The OAuth 2.0 protocol is one of the most widely deployed authorization/single sign-on (SSO) protocols
and also serves as the foundation for the new SSO standard OpenID Connect. Despite the popularity
of OAuth, so far analysis efforts were mostly targeted at finding bugs in specific implementations and
were based on formal models which abstract from many web features or did not provide a formal treatment
In this paper, we carry out the first extensive formal analysis of the OAuth 2.0 standard in an expressive
web model. Our analysis aims at establishing strong authorization, authentication, and session
integrity guarantees, for which we provide formal definitions. In our formal analysis, all four OAuth
grant types (authorization code grant, implicit grant, resource owner password credentials grant, and
the client credentials grant) are covered. They may even run simultaneously in the same and different
relying parties and identity providers, where malicious relying parties, identity providers, and browsers
are considered as well. Our modeling and analysis of the OAuth 2.0 standard assumes that security
recommendations and best practices are followed in order to avoid obvious and known attacks.
When proving the security of OAuth in our model, we discovered four attacks which break the security
of OAuth. The vulnerabilities can be exploited in practice and are present also in OpenID Connect.
We propose fixes for the identified vulnerabilities, and then, for the first time, actually prove the
security of OAuth in an expressive web model. In particular, we show that the fixed version of OAuth
(with security recommendations and best practices in place) provides the authorization, authentication,
and session integrity properties we specify.
Slides from two day course on Vanadium https://vanadium.github.io/
Production systems at Google consist of a constellation of microservices1 that collectively issue O(1010) Remote Procedure Calls (RPCs) per second. When a Google engineer schedules a production workload2, any RPCs issued or received by that workload are protected with ALTS by default. This automatic, zero-configuration protection is provided by Google’s Application Layer Transport Security (ALTS). In addition to the automatic protections conferred on RPC’s, ALTS also facilitates easy service replication, load balancing, and rescheduling across production machines. This paper describes ALTS and explores its deployment over Google’s production infrastructure.
Abstract. Access control is central to security in computer systems. Over the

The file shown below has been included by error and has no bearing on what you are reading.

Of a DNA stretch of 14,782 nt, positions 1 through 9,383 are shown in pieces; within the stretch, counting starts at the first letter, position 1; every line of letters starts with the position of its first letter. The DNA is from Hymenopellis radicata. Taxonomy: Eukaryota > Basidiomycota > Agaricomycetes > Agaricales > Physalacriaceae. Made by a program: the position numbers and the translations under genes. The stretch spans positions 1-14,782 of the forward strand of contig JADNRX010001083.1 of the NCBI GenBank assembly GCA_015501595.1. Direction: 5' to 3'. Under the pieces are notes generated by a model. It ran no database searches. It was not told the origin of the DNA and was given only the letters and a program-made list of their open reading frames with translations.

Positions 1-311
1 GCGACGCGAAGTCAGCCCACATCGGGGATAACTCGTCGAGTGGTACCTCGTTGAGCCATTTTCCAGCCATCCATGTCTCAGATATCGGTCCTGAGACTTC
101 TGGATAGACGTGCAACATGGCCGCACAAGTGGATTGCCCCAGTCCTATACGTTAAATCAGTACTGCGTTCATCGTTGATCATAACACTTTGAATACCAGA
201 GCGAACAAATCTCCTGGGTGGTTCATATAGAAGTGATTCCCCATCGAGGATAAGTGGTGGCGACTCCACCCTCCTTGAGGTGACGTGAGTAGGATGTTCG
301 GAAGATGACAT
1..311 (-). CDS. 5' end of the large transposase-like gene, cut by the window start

years, there have been many efforts to explain and to improve access control,
sometimes with logical ideas and tools. This paper is a partial survey and discussion
of the role of logic in access control. It considers logical foundations
for access control and their applications, in particular in languages for security
policies. It focuses on some specific logics and their properties. It is intended
as a written counterpart to a tutorial given at the 2009 International School on
Foundations of Security Analysis and Design.
Access control is central to security in computer systems.
Over the years, there have been many efforts to explain and
to improve access control, sometimes with logical ideas and
tools. This paper is a partial survey and discussion of the
role of logic in access control. It considers logical foundations
for access control and their applications, in particular
in languages for programming security policies.
Today, we’re putting our core web services behind the protections provided by U2F and Google’s account takeover and anomaly detection systems. Not only will this provide phishing resistance through the authentication proxy, but also authorization through IAM roles assigned to the user’s Google account.
- Google account
- U2F Yubikey enrolled and enforced for the users/groups that will be accessing the application.
- An hour or so.
- A global cloud that has been operating at billions of rps for decades. (Beyond the scope of this article.)
(notes from Next ’17)
Types of identities
|Google Account||Service Account||G Suite Domain||Google Group|
|Represents||Employee or User||Application Component||All members of the specified domain||All members of the group|
|Log in to Console?||Yes||No||No||No|
|Notes||An instance can run as a service account.|